EPA Proposes to Give Up Some ‘Guidance’ Power That Critics Hate

May 19, 2020, 4:01 AM

The Environmental Protection Agency is moving Tuesday to restrain how it uses memos, advisories and other informal statements to shape policy -- with a proposal that could open the door to court review of those guidance documents.

The EPA’s proposed rule would limit the scope of guidance documents and give the public a chance to weigh in on many of them. It would require the agency post such documents online -- including some that have been locked away in file cabinets for decades. It also would create a formal process for the public to request that guidance documents be modified or withdrawn.

“This is good government,” said EPA Administrator Andrew Wheeler in an interview Monday. “If we’re going to rely on guidance documents for whatever reason, those guidance documents should be public and people should know what they say.”

The measure is part of a broader Trump administration effort to rein in agency guidance documents.

The documents -- whether taking the form of frequently asked questions, memos or advisories -- are meant to provide insight on how agencies interpret laws or are implementing legal requirements, not actually impose new mandates. Critics, however, say federal agencies have been more frequently leaning on informal guidance documents to do an end-run around formal notice-and-comment rule making.

President Donald Trump last October signed a pair of executive orders limiting the use of agency guidance, including one requiring the documents be posted online.

The EPA responded by setting up a searchable portal of some 9,000 active guidance documents in February. After unearthing old memos and bulletins, agency staff also tossed out about 800 of them that had outlived their usefulness. Many of those dated to the early 1970s and just “had never been taken off the books,” said Brittany Bolen, associate administrator for EPA’s Office of Policy.

Many of the newly searchable documents were issued before widespread use of the internet and weren’t readily available -- even though businesses can be on the hook for following them, Wheeler said.

“People would write out a guidance document and send it to maybe a dozen organizations around the country that cared about it at the time, back in 1980 or 1985,” and then it would be slipped in a file cabinet and forgotten when staff retired or changed jobs, Wheeler said. “Nobody knew what was out there and then all of a sudden, 20 years later, somebody finds it and says ‘Wait a minute, you guys are doing this wrong, you’re not following this guidance document we issued 30 years ago, and you need to be following it.’ That’s just unfair on its face.”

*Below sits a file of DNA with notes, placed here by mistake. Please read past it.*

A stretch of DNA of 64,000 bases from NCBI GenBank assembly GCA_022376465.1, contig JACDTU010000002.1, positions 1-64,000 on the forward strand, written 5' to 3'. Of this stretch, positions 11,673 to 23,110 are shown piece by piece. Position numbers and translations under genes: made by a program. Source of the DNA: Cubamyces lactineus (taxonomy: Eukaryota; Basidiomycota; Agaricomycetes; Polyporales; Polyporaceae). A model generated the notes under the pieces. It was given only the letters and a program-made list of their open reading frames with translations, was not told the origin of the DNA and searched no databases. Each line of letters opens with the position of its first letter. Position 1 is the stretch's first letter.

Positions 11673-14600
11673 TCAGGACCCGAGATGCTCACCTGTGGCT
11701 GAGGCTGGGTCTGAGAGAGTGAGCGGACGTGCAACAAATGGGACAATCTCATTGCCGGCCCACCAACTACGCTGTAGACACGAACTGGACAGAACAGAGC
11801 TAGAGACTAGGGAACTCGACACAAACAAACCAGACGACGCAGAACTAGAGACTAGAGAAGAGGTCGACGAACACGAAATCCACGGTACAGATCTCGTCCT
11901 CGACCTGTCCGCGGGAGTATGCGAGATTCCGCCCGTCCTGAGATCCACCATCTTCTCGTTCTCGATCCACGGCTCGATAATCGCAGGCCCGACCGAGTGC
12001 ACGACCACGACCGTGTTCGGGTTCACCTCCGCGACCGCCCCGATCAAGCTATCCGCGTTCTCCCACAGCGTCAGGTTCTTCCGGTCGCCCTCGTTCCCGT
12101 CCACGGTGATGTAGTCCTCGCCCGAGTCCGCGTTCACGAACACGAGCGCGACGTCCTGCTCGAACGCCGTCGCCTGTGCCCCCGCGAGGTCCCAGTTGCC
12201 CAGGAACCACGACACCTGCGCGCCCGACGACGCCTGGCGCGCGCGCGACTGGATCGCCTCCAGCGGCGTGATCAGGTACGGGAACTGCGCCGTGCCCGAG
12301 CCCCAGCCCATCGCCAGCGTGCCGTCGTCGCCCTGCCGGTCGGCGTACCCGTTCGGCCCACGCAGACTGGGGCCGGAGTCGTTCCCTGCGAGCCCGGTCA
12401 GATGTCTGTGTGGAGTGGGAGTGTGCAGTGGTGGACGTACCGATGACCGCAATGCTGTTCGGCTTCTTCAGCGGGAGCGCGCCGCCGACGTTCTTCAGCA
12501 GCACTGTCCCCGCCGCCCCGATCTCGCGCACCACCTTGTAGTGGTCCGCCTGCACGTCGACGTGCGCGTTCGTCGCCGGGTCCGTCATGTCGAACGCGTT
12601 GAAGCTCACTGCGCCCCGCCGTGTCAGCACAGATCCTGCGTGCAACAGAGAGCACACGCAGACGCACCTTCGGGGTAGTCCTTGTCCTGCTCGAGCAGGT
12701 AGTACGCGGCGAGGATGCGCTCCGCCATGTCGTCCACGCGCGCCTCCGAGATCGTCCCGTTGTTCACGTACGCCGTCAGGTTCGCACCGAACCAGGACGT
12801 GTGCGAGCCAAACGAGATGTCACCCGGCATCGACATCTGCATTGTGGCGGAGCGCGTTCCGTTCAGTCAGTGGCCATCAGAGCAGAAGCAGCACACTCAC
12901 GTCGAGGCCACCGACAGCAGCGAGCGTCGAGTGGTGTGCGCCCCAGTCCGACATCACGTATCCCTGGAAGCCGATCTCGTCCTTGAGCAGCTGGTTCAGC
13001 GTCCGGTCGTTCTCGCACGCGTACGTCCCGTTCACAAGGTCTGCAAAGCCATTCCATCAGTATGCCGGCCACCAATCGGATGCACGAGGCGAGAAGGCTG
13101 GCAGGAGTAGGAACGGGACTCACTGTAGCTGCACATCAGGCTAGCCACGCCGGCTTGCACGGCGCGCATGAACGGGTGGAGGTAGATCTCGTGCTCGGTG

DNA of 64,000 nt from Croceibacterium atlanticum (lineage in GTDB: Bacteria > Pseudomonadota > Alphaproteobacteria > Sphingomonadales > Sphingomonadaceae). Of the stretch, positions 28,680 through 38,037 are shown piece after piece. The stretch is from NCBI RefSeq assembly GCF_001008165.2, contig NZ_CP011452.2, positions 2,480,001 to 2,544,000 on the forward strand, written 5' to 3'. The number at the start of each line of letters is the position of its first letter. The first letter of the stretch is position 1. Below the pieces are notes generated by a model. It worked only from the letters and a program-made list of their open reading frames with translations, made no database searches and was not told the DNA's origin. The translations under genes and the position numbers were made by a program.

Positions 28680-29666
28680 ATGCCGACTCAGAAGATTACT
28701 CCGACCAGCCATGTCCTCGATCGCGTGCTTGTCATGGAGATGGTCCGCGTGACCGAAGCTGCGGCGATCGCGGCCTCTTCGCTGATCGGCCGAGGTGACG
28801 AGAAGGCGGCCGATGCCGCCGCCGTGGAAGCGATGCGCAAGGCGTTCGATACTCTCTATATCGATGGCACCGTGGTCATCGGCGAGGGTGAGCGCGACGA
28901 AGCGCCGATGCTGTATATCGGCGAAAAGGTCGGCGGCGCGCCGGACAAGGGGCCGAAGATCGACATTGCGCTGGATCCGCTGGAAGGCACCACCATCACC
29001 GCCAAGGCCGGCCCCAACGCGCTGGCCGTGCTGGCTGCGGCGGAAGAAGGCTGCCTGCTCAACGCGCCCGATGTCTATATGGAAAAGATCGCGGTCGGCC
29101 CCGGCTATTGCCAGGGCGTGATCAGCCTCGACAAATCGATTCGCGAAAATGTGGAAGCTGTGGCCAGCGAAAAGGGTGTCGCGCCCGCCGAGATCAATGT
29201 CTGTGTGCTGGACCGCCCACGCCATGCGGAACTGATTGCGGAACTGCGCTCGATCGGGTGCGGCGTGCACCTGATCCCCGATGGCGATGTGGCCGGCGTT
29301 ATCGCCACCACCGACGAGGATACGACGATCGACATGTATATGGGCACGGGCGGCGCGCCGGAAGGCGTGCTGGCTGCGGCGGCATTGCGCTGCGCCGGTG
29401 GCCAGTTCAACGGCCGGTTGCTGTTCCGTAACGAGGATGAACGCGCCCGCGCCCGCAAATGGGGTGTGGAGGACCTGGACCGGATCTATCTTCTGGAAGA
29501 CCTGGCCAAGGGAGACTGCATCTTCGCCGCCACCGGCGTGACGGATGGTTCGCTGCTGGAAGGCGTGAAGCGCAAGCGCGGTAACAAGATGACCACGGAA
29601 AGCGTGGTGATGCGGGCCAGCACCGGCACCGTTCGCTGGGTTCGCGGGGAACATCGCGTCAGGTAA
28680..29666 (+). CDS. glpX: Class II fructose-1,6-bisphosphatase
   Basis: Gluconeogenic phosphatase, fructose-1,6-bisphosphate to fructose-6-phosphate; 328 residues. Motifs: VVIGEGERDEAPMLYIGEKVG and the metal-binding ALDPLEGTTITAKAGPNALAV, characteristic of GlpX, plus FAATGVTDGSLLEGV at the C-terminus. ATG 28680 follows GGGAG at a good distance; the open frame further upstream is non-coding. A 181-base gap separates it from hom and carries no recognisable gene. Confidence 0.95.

A major challenge with agency guidance is not just that historically it’s been hard to find -- but also that it is effectively impossible to challenge in federal court. Because courts don’t consider guidance to be “final agency action,” it is not subject to judicial review.

“Guidance can be every bit as important as regulations and statutes, and yet agencies have set it up traditionally -- Republicans and Democrats both -- to put it beyond the reach of judicial review,” said Mike McKenna, a former deputy assistant to Trump.

Under the EPA’s proposed rule, however, people would have the chance to petition the agency to withdraw or modify guidance documents. The agency also would be required to respond to those requests -- setting up a potential final decision that could be challenged in court.

Ignore and Wait

While most guidance documents are meant to provide clarity and answer minor questions about agency rules, some have had sweeping effect -- including changes to EPA permits dictated through memos and other informal documents.

That “puts companies in a bind,” said Jeff Holmstead, an assistant EPA administrator under former President George W. Bush.

“The only way you can challenge it is by basically ignoring the guidance and waiting for EPA to bring an enforcement action,” Holmstead said. “Companies like to know what the requirements are and they like to conform to them, but EPA’s position has been these are guidance documents and therefore they can’t be challenged and if you disagree with us, roll the dice.”

To contact the reporter on this story:
Jennifer A. Dlouhy in Washington at jdlouhy1@bloomberg.net

To contact the editors responsible for this story:
Jon Morgan at jmorgan97@bloomberg.net

John Harney

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